What’s your all-time favourite song to play?

Any song that has lush harmony is a favorite for me. Harmony is the heart of the music and can bring so much emotion to a song. Whether the song is 100% electronic, acoustic, or somewhere in between, it’s one of the most powerful tools you have to create with.

Who is your biggest inspiration?

Miles Davis, Herbie Hancock and J Dilla are three very special inspirations for sure.

What’s in your opinion the most useful aspect of keys to master for music production?

Anything that helps you move around the keyboard with a sense of confidence is more than useful. Every little skill or technique you can learn is a key to unlock the instrument to another level.

Want more…hear what Mark has to say about his Melodics Keys course Bassline Bootcamp or open the app and play some of Mark’s keys lessons.

 

Dec 05

Bassline Bootcamp from Mark de Clive-Lowe

by in Interviews, Melodics, Uncategorized

We checked in with producer Mark de Clive-Lowe to get the info on his new course.

How would you describe your new course Bassline Bootcamp?

I’ve made a range of bassline examples over different style and tempo beats. They all look at applying different ideas to take you from a simple single note vibe to bringing in fills and embellishments that you can apply in your own creations. Basslines are little melodies themselves so it’s a great way to learn multiple skills at the same time.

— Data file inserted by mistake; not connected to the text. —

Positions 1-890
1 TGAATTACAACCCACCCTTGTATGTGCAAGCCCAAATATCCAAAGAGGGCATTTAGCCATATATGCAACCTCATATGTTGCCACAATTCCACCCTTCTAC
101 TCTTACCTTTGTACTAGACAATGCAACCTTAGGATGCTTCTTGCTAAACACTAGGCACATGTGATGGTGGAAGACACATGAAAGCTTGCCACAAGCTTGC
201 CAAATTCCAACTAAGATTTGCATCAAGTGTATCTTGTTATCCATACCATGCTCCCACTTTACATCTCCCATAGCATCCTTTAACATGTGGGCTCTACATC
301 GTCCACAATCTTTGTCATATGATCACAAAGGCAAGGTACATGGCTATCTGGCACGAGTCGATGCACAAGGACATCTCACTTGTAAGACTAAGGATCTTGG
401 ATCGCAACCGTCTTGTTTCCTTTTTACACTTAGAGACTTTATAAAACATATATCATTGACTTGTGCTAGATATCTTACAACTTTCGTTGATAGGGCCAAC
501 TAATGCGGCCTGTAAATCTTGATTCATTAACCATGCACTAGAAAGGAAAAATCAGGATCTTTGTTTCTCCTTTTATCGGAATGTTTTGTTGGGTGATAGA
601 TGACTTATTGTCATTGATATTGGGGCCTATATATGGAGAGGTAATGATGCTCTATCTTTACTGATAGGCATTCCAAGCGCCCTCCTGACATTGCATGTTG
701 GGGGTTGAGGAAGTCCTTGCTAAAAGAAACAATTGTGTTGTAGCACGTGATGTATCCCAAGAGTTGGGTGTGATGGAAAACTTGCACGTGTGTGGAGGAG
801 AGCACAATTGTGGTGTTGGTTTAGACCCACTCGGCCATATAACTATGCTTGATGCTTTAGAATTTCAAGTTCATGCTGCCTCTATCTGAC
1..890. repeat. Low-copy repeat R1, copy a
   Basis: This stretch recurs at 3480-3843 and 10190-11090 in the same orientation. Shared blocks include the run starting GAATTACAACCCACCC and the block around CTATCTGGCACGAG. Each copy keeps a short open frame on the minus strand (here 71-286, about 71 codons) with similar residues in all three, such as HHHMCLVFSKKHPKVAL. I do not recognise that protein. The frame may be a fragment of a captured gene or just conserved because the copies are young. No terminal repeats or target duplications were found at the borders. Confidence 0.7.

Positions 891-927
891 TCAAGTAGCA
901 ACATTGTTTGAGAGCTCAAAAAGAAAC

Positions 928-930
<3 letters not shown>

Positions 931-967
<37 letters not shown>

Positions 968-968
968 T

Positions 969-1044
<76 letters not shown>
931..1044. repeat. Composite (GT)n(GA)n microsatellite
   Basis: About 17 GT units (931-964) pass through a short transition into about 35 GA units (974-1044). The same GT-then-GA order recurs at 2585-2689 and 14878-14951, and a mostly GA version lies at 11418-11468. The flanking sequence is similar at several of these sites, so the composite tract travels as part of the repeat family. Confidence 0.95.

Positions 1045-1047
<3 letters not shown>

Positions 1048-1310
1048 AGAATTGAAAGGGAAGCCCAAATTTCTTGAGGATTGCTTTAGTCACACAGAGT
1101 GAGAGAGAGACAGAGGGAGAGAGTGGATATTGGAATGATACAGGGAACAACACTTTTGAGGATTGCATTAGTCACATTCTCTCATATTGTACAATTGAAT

How would you recommend Melodics users approach your course to get the most out of it?

Some of the lessons have challenging aspects so I’d definitely recommend using the practice mode to loop up those bars or sections that are harder and slowing them down. Slowing down whatever you’re practicing is the magic trick to mastering something – it might not seem as fun, but it’s definitely the tried and true method.

What will Melodics users be able to do after finishing this course? How will it help in regards to their overall music production?

If you go deep and really nail it as well as taking note of the associated information – like what key something is in and what technique it’s applying – you should be able to build basslines around any chord progression, create fills and make alternate versions of your main idea.

Are there any other comments or things you want users to know about this course and the new Melodics lessons?

Practice makes perfect!

To try Mark’s course in the Melodics App simply download and head to courses in the LEARNING tab.